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Wednesday, November 13, 2013

Cardboard dreams

In recent days, my household life has been dominated by laundry, mostly in the form of a dryer that had finally dried up.  After nearly 14 years and three houses, it was beyond repair and I couldn’t fathom stringing our socks across the back porch another day.  Finally we broke down and had to buy another one, which came delivered to my door and my children stood staring at the truck until one of them broke the silence.
I thought they would say something about the size of the truck or the amount of appliances it held.  Instead, it went something like, “does it come with a cardboard box?”
The kindly deliverymen overheard and after telling us that it did not come with a box, they quickly redeemed themselves.  “Why, did you want one?  We’ve got some here.  How many do you want?”
“Three,” I answered.
And I haven’t seen my children since.
The magic of the giant cardboard box is nothing new.  I’m pretty sure I spent at least four years of my childhood hanging out in one, either drawing flowers on the outside of my house or serving tea to my stuffed animals.  My houses or rocketships or ticket booths or restaurants took up the main living spaces of my parent’s house until they moved it to another room, then to the basement, then to the garage, until one day I would wake up and my beloved playhouse was gone and I’d cry and stalk the neighborhood on trash night in hopes of finding another.
Three full size washer or dryer boxes are nothing to shake a stick at, so when I turned around to find them all scattered throughout my family room, I immediately froze.  And then I listened to the incredible harmony that ended up being my children as they shared markers and helped each other cut windows and garage doors, build porches and fully supply their new abodes.
Later that day, I had to leave to run errands while my husband was in charge.  Upon returning, he met me outside.  “You’ll never believe this.  I told them to go play in their boxes and they’ve been in there for an hour.  Without fighting.  For an hour.  I’m not even lying.”  The look on his face was as if he’d just witnessed a miracle.  I nearly had to slap him back to reality.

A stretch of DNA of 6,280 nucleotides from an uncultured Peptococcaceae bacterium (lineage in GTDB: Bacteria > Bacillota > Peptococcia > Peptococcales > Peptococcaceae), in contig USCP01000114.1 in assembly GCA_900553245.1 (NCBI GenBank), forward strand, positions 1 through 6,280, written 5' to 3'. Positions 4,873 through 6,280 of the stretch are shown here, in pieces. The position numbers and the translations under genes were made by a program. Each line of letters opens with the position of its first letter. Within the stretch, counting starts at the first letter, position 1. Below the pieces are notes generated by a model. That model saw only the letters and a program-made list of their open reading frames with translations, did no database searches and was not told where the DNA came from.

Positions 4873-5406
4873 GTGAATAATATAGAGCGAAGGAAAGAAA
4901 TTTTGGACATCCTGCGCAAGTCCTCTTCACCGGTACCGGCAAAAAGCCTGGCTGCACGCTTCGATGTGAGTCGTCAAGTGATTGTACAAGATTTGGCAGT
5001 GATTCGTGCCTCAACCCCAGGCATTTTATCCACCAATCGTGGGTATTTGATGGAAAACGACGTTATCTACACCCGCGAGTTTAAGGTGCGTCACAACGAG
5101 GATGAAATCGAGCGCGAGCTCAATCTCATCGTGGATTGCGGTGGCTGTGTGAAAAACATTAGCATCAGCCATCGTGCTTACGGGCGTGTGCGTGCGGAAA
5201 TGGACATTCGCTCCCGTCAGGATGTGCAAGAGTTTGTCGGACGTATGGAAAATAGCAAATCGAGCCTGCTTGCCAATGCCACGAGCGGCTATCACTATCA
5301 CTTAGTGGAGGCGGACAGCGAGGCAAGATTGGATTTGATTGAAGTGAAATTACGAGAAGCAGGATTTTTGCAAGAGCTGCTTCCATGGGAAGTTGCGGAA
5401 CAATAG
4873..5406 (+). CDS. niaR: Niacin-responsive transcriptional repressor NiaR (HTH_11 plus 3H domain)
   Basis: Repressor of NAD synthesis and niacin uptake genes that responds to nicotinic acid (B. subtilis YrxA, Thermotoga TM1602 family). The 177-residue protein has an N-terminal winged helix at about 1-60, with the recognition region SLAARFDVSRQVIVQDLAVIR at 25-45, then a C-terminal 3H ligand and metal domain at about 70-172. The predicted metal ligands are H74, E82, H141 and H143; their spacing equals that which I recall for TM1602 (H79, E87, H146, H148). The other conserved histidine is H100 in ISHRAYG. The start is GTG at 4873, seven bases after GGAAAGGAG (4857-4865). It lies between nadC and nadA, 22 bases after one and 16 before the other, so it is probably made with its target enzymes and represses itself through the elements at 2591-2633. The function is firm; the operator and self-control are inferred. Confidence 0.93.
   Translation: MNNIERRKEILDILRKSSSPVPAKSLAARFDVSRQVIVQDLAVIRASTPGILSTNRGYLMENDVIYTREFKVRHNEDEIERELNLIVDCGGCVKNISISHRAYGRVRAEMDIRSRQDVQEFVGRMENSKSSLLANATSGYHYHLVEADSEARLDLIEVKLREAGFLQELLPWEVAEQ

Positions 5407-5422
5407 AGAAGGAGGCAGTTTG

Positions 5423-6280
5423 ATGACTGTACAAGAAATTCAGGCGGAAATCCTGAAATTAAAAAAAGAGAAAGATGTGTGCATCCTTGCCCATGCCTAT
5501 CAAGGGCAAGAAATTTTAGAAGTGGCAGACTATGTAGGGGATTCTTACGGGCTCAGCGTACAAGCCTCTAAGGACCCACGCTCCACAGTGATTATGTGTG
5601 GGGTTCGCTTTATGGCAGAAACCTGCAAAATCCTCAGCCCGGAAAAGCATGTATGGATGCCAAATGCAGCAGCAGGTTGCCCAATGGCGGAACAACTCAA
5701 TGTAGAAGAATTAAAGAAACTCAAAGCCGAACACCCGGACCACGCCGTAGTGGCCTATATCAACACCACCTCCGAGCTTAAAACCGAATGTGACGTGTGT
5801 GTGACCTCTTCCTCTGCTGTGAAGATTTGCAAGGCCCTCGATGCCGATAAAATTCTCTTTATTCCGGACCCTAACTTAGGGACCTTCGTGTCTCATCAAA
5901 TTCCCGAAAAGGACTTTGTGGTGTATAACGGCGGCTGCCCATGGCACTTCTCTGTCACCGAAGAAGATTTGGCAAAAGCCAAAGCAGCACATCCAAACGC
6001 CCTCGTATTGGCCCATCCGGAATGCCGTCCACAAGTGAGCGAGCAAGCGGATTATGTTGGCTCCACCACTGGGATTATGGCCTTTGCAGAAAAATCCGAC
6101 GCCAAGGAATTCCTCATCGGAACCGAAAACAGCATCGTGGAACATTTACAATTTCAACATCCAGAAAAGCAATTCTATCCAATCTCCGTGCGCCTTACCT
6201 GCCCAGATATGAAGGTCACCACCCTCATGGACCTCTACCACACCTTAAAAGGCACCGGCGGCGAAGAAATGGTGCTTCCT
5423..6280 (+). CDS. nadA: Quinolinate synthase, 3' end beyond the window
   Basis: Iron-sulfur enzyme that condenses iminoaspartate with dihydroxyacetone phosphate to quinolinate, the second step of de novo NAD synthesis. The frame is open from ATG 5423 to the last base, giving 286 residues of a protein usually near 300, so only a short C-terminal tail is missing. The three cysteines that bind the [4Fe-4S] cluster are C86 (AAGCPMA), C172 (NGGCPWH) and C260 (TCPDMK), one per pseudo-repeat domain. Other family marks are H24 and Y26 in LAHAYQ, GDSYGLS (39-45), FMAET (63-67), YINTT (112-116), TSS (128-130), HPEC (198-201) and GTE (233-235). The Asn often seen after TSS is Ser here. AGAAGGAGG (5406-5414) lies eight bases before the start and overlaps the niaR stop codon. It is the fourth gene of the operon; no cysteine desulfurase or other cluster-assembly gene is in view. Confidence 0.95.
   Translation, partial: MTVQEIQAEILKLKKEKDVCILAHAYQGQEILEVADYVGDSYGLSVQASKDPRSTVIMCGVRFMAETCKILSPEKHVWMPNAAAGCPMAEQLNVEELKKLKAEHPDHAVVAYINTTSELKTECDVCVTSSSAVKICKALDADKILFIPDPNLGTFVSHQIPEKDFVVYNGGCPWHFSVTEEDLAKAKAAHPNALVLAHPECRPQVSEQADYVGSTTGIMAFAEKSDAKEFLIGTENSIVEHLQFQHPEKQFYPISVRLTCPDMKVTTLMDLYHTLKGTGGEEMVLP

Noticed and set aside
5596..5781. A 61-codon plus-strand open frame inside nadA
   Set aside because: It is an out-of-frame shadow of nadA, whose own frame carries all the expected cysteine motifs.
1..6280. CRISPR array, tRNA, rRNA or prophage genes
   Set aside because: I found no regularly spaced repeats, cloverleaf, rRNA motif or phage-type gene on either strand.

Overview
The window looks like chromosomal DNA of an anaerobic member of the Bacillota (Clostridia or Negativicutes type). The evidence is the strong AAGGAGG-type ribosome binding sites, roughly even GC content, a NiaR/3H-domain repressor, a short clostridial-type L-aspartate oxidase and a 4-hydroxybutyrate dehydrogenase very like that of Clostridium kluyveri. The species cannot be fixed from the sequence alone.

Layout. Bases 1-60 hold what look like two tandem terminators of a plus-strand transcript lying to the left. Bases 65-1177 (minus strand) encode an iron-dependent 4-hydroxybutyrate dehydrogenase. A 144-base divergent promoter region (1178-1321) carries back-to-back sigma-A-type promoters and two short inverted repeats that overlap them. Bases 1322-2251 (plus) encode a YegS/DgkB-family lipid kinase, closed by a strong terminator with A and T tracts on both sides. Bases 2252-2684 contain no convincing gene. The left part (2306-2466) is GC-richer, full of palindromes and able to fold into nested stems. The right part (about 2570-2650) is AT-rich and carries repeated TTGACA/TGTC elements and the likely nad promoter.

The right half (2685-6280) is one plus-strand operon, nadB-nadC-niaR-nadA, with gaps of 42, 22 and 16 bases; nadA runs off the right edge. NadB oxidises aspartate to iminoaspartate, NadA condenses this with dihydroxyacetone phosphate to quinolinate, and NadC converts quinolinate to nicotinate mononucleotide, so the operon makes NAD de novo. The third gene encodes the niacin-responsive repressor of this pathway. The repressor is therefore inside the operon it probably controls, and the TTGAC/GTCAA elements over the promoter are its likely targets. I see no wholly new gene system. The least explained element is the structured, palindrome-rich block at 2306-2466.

The truth is that there isn’t much better than a kid in a box.  We as parents know that nine times out of ten, if you buy a kid a big toy they will end up enjoying the box more than the actual gift.  Back when I was young, we would scour the neighborhood for appliance boxes on trash night because even if you have to dig it out of someone’s garbage, the box is a mighty thing.
Maybe it’s the unbridled creativity that ensues when a kid is given a box.  My own three children did completely different things.  My youngest made a beauty salon where you can get a haircut (and a discount coupon for restaurant night, from the latest advertisement I heard). My oldest made the sweetest little cottage where I find her curled up with a book.  My son of course made a “bro cave” with lanterns, a stash of candy, and a direct view of the TV.  I think there’s real peace for a child knowing they can create a world of whatever they really want, to design their own dreams in a place big enough for only them.  So many of the things children see nowadays are 100% virtual.  There are virtual pets and virtual worlds and virtual bedrooms.  Time and time again they have designed things on the computer screen that they will never be able to touch or color or cut or just feel with their own hands.  The beauty of the cardboard box might even be more so now than it was thirty years ago, and fill a void in a creative child’s world that no digital programming could ever accomplish.
Or maybe they just want to draw on the walls. 

I’m good either way.


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